Shares of Facebook (FB) rose 1.8% in the extended trading session on Monday after the social networking service company posted upbeat third-quarter earnings on the back of a 6% year-over-over rise in monthly active users (MAUs), which stood at 2.91 billion.
Earnings increased 19% year-over-year to $3.22 per share, surpassing the consensus estimate of $3.19 per share.
Meanwhile, revenues rose 35% year-over-year to $29.01 billion but missed the Street’s estimate of $29.58 billion on the back of slow growth witnessed due to Apple’s (AAPL) iOS 14 changes. The year-over-year growth in revenues was fueled by a 33% rise in advertising revenue.
Furthermore, Facebook’s average daily active users (DAUs) increased 6% year-over-year and stood at 1.93 billion. However, operating margin contracted to 36% from 37% last year. (See Facebook stock charts on TipRanks)
During the quarter, Facebook repurchased Class A common stock worth $14.37 billion, and had $7.97 billion remaining under the existing share repurchase authorization as of September 30, 2021. The company also announced a $50 billion increase in its share repurchase authorization.
Commenting on the results, the CEO of Facebook, Mark Zuckerberg, said, “We made good progress this quarter and our community continues to grow. I’m excited about our roadmap, especially around creators, commerce, and helping to build the metaverse.”
New Reporting Structure
Along with the earnings release, the company stated that starting with the fourth-quarter 2021 results, Facebook Reality Labs (FRL) will be reported as a separate segment.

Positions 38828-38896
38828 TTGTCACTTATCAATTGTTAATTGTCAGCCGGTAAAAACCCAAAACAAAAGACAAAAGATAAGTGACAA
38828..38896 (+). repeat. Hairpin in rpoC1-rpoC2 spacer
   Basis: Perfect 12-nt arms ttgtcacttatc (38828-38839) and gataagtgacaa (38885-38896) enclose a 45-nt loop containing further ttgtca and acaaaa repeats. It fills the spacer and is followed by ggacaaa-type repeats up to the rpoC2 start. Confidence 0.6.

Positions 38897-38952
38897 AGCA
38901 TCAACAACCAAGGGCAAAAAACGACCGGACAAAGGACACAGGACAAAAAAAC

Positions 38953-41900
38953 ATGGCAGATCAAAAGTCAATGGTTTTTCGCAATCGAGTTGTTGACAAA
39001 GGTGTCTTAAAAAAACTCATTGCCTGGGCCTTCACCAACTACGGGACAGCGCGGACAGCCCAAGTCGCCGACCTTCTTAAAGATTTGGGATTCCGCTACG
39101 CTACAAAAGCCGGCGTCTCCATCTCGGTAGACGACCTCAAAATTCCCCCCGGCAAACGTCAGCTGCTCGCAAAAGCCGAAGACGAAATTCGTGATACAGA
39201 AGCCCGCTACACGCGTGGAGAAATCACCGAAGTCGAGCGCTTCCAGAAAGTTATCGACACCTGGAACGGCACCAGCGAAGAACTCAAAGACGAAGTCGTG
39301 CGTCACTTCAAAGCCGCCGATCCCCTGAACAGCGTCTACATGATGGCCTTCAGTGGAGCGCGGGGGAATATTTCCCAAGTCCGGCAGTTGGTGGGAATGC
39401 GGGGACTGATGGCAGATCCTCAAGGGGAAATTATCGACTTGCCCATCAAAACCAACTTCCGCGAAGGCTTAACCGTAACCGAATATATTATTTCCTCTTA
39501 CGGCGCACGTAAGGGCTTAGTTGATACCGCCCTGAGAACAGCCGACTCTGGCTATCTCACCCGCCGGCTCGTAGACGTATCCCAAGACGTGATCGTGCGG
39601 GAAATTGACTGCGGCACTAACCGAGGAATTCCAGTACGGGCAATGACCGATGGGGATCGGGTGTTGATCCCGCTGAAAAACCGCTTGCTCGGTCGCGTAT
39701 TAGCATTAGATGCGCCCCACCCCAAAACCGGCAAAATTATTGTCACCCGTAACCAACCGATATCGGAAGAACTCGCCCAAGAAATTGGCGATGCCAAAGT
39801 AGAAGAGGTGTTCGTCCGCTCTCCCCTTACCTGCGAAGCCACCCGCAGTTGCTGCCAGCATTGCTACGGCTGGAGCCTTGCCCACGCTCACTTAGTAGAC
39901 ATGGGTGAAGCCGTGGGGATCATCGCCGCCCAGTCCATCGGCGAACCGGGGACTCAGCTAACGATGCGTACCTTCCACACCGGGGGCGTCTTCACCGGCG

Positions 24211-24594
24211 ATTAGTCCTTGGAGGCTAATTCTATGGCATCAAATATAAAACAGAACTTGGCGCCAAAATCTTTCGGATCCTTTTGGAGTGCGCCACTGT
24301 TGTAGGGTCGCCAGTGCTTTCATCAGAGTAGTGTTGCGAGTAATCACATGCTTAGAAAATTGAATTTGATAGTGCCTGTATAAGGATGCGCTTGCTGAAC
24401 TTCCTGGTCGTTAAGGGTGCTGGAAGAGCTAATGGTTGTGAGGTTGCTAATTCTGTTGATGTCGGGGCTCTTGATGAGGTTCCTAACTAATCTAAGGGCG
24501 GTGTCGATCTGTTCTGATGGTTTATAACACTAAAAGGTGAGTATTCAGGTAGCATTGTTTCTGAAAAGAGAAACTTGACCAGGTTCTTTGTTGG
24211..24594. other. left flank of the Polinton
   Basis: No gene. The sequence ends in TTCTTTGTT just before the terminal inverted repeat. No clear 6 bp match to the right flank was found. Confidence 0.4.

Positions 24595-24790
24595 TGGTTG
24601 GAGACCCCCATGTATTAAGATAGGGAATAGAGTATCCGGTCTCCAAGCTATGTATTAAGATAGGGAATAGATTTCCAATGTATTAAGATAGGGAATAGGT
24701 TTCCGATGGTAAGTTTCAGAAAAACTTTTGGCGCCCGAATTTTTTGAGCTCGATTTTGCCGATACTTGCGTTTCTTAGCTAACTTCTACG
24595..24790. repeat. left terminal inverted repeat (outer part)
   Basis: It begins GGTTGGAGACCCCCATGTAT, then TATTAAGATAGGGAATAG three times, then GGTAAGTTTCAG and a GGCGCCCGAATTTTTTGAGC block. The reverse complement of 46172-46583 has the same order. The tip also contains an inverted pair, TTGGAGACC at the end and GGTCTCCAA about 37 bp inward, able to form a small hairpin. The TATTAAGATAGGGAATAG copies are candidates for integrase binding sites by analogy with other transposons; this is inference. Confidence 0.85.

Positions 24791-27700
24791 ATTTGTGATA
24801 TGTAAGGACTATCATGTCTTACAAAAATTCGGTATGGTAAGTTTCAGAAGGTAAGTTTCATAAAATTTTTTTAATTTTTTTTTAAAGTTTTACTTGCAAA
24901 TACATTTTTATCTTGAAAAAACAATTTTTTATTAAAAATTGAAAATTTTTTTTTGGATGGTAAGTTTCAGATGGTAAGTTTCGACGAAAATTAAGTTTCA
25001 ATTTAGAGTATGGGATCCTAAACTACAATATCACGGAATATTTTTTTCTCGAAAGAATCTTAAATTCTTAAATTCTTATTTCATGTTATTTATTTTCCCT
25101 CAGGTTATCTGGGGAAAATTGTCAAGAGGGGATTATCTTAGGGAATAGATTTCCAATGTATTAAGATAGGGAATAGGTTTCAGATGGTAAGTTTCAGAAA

Under the new reporting structure, Facebook will provide revenue and operating profit data for two segments: The first segment, Family of Apps, will include Facebook, Instagram, Messenger, WhatsApp and other services, and the second segment, Facebook Reality Labs, will include augmented and virtual reality-related hardware, software and content.
Notably, the company expects the investment in Facebook Reality Labs to reduce its overall operating profit for 2021 by $10 billion.
For the fourth quarter of 2021, the company expects total revenue between $31.5 billion and $34 billion against the consensus estimate of $34.89 billion.
The CFO of Facebook, Dave Wehner, said, “Our outlook reflects the significant uncertainty we face in the fourth quarter in light of continued headwinds from Apple’s iOS 14 changes, and macroeconomic and COVID-related factors. In addition, we expect non-ads revenue to be down year-over-year in the fourth quarter as we lap the strong launch of Quest 2 during last year’s holiday shopping season.”
For full-year 2021, Facebook sees its total expenses in the range of $70 billion to $71 billion, as compared to the prior forecast of $70 billion to $73 billion. CapEx (capital expenditure) is estimated at around $19 billion, as compared to the previous estimate of $19 billion to 21 billion.
Recently, Morgan Stanley analyst Brian Nowak reiterated a Buy rating on the stock with a price target of $400 (upside potential of 21.7%). The analyst believes that the market is overly concerned about IDFA and macro trends, seeing 20%+ upside.
Nowak said, “While we expect some supply chain and macro-related disruption to FB’s ad business (they are too large to not see any impact) in our view, FB’s leading reach, ad ROI, placeholder as a top destination for ad dollars, and breadth of advertisers (10mn+) across goods/services/B2B should help them navigate through better than most (outside of GOOGL).”
Consensus among analysts is a Strong Buy based on 27 Buys, 5 Holds and 1 Sell. The average Facebook price target stands at $415.84 and implies upside potential of 26.1%. Shares of Facebook have gained 18.6% over the past year.
According to the tool, the Facebook website recorded an 18.84% monthly decline, year-over-year, in global visits in September. Additionally, year-to-date website growth, compared to year-to-date website growth in the previous year, came in at a decline of 2.99%.